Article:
J. L. Carr – A Month in the Country
I’ve seen the film. I probably wouldn’t have picked up the book but for learning that J. L. Carr died the very day I was born. The title doesn’t do it any favours, I think: ‘A Month in the Country’ calls up Georgian images of greenwood trees and dusty parsons, the complacent England that Laurie Lee had to get out of. And the Guardian’s words on the front cover – “tender and elegant” – read less like a ringing endorsement than a stifled yawn. A good thing, then, that A Month in the Country speaks for itself, unlike the Booker-shortlisted ephemera that actually need a volley of press quotes.
It’s summer 1920. Tom Birkin is a young art restorer with a twitch from the trenches. His wife has run off with another man. He arrives in the Yorkshire village of Oxgodby, where he has been commissioned to uncover a whitewashed medieval mural in the parish church. The money comes from the late Miss Hebron, who is also funding another veteran, Charles Moon, to dig around in the neighbouring fields for an illustrious ancestor: all this archaeology takes place under sufferance of the Reverend J. G. Keach, who has Protestant misgivings about what the images might do for his flock’s attention span. As Birkin’s month passes and the locals make themselves known to him from down in the pews – he sleeps where he works, on the scaffolding – he realizes that he is falling in love with the vicar’s wife, Alice.
The narrative is signed off by Birkin as an old man, looking back on this month from nearly sixty years on. But age has not wearied him: his memory is sharp. Despite the idyllic Yorkshire setting – not a Yorkshire of Brontë heathland, but a Yorkshire of lavish greenery and stolid heat – the War never feels very far away. Carr doesn’t lay it on thick, and Birkin rarely alludes to it himself; his facial tic serves as an objective correlative. “I don’t need to be told you didn’t catch that twitch on the North-Eastern Railway,” Moon observes, “so we may as well start straight away swapping stories about the same bloody awful place.” But the stories remain between them, and reader is left to imagine.
However, A Month in the Country is not a well-worn tale of a damaged soul healing in an innocent, ingenuous community. Yes, it’s an unconditional welcome that Birkin receives from all the lay locals, especially from the Ellerbeck family, and by the end of the month his facial spasms have virtually disappeared. But Birkin’s hosts are far from pastoral cliché, just as Keach is far from a cardboard antagonist. When Birkin visits the vicarage to claim his first payment, a gothic cloud descends upon the prose. Alice Keach meets him on the doorstep, reeling from a nightmare: “trees had been closing in on her, first swaying menacingly, then dragging up their roots and actually advancing…And the air, it too had pressed in till she felt the house had become a compression chamber.” Lesser novels would pin it squarely on her husband and paint him as a country Casaubon, but it’s here that Carr gives Keach his own vulnerabilities, in “this wilderness of a house” where “they huddled together for each other’s company.” Later on, in a final showdown with Birkin, Keach allows himself a flickering moment of candour: “It’s not easy. The English are not a deeply religious people.”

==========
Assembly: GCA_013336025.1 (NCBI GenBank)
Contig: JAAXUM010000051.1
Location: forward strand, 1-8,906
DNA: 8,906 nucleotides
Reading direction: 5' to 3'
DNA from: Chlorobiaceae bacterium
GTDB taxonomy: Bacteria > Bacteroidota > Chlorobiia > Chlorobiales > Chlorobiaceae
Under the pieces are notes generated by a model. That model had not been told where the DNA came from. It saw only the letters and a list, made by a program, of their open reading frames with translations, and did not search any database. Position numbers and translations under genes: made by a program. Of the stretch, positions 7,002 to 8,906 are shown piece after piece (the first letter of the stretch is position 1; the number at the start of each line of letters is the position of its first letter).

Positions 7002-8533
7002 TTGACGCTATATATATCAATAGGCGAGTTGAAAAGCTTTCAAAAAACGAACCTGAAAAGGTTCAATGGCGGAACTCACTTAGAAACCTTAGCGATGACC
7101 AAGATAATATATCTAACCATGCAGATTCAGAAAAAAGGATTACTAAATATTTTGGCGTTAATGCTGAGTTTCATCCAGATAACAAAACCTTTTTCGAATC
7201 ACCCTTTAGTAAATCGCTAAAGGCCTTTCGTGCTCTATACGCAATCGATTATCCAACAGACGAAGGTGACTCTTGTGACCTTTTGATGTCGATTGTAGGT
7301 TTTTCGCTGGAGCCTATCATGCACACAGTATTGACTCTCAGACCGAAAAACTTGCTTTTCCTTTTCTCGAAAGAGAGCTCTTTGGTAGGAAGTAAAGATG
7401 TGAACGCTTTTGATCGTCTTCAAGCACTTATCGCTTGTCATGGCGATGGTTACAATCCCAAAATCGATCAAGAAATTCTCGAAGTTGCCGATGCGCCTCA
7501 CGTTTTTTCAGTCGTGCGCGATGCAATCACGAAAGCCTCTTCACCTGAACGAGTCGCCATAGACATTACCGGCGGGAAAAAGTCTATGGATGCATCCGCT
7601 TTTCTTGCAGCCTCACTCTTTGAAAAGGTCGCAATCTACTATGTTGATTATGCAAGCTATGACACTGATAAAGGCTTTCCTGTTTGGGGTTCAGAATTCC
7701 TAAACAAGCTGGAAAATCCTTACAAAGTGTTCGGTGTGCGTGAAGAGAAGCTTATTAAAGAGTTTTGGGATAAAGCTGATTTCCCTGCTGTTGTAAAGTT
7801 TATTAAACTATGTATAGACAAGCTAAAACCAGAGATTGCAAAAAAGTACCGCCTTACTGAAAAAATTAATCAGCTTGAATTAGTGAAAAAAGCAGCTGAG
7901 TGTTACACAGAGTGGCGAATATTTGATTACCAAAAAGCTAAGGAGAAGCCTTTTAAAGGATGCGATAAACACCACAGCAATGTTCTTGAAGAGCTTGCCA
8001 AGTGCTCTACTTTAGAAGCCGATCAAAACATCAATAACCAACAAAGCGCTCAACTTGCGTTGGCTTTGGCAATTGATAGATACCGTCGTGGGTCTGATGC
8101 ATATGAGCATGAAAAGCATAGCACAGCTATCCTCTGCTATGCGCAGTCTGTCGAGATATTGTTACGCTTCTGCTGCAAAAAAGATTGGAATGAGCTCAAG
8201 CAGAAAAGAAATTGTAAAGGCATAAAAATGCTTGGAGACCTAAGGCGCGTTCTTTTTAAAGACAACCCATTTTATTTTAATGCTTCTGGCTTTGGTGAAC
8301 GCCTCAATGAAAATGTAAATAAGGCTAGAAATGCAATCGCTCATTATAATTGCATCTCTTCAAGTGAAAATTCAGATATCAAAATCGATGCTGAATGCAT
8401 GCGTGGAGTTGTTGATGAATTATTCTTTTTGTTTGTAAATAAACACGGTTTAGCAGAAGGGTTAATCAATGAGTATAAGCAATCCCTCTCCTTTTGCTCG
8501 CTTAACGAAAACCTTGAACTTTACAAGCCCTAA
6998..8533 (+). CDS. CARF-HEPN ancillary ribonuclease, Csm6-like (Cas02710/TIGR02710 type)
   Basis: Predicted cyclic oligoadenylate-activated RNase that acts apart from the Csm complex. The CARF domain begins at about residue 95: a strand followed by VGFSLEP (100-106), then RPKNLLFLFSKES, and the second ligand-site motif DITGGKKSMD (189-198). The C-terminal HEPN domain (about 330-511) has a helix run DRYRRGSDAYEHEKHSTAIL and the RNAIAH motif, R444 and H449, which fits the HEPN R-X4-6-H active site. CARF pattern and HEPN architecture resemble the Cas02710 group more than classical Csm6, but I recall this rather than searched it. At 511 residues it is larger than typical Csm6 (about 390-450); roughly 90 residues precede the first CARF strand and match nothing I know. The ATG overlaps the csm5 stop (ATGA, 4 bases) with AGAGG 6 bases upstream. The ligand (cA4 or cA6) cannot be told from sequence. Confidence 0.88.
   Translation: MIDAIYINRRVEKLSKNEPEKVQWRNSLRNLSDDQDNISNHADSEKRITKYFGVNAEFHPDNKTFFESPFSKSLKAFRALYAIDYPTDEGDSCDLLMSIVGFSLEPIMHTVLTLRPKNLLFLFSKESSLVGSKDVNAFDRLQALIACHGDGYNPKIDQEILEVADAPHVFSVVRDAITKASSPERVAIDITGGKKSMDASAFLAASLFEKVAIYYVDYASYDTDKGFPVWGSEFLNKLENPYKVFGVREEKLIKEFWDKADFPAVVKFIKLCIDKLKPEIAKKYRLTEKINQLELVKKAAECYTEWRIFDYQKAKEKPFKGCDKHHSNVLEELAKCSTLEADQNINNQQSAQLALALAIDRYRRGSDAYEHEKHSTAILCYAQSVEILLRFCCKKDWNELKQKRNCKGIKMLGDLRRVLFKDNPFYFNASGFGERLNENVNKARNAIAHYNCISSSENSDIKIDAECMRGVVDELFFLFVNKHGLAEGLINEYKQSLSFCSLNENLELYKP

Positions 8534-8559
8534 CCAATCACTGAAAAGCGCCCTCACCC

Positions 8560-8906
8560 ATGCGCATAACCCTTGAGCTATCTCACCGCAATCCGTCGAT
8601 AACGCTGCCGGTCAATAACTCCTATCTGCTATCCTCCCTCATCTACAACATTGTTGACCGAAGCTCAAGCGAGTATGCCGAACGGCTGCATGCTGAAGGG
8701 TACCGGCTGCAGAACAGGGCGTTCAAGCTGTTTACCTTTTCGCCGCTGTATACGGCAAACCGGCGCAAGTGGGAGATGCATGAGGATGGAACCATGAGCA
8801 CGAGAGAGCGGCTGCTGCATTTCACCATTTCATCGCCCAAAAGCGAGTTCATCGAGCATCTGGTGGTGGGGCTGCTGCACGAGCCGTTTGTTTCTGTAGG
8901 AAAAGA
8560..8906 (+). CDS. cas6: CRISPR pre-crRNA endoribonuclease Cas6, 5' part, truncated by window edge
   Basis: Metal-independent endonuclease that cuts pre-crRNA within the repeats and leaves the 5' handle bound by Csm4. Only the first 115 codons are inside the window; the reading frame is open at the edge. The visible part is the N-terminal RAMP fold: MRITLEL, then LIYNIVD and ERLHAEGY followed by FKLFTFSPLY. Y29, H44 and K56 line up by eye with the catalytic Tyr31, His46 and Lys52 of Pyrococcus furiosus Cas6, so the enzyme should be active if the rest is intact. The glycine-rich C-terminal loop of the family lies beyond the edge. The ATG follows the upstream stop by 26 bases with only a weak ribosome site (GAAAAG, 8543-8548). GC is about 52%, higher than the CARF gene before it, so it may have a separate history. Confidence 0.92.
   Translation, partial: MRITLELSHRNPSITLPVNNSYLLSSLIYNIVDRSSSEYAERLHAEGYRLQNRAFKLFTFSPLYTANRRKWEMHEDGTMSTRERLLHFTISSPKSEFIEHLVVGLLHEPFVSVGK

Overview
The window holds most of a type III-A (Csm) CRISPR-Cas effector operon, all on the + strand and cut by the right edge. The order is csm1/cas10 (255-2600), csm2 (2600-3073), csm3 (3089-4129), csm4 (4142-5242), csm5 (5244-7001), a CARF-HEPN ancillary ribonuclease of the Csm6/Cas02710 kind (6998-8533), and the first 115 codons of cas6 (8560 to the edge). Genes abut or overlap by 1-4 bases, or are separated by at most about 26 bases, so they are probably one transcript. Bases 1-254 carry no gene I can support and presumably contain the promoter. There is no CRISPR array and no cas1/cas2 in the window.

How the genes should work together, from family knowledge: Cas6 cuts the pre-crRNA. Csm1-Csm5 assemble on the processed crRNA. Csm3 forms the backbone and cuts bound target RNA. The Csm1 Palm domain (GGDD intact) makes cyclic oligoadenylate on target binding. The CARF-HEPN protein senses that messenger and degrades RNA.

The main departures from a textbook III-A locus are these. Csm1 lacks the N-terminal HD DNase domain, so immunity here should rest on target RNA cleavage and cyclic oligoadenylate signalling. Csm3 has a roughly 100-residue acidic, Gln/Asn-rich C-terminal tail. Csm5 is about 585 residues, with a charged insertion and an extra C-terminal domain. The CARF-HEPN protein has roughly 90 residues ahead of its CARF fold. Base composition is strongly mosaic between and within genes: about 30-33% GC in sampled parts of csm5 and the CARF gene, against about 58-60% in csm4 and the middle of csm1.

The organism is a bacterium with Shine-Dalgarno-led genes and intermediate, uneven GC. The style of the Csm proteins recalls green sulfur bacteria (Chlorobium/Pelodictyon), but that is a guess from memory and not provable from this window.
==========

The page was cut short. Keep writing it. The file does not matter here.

Be that as it may, the old pieties hold very firm in Oxgodby, which lies too far from the Front for the shells to have pounded away Christian belief. One of the most touching scenes, omitted from the film, comes when Birkin, Mr Ellerbeck, his daughter Kathy and the blacksmith Mr Dowthwaite troop down to Ripon to find a new organ for the church. They incense the contemptuous vendor by holding a mini choir practice, under Mr Ellerbeck’s direction:
Here Kathy, let’s have No. 264, “Low, He comes with clouds descending once for guilty sinners slain”. It’s got plenty of go in it.’…
And off they went; Kathy leading off in an unusually strong soprano howl, Mr Ellerbeck’s exaggerated tenor almost harmonizing with the blacksmith’s basso profundo (both mighty hands across his waistcoat)…it was a splendid noise and they were well into verse 3 before a maniacal yell choked them off: it was the proprietor, beside himself with rage.
Amidst all these set pieces, the Oxgodby Last Judgement is inching into view, piece by piece, figure by figure, fanning out beneath the fearsome gaze of Christ – “no catalogue Christ, insufferably ethereal. This was a wintry hardliner.” Carr seems to know his technical stuff, his cinnabars and his sinoper haematites, but the poetry of these passages really turns the mural into something like a living organism, as it is for his protagonist. At some point on the job, it strikes Birkin that one of his flaming wretches is a portrait: “a crescent shaped scar on his brow made this almost certain” (and without wishing to drop spoilers, that scar turns out to be symbolically significant). If Birkin’s trek to the vicarage has shades of gothic, his exposure of the painting reads a lot like a detective story – but not entirely, because detective stories don’t give the sense of two people communing across a space of centuries, and detective stories always wrap up neatly. A Month in the Country doesn’t wrap up neatly; it bears out the either/or nature of Yeats’ choice, perfection of the life or of the work.
A Month in the Country is published by Penguin and is available here.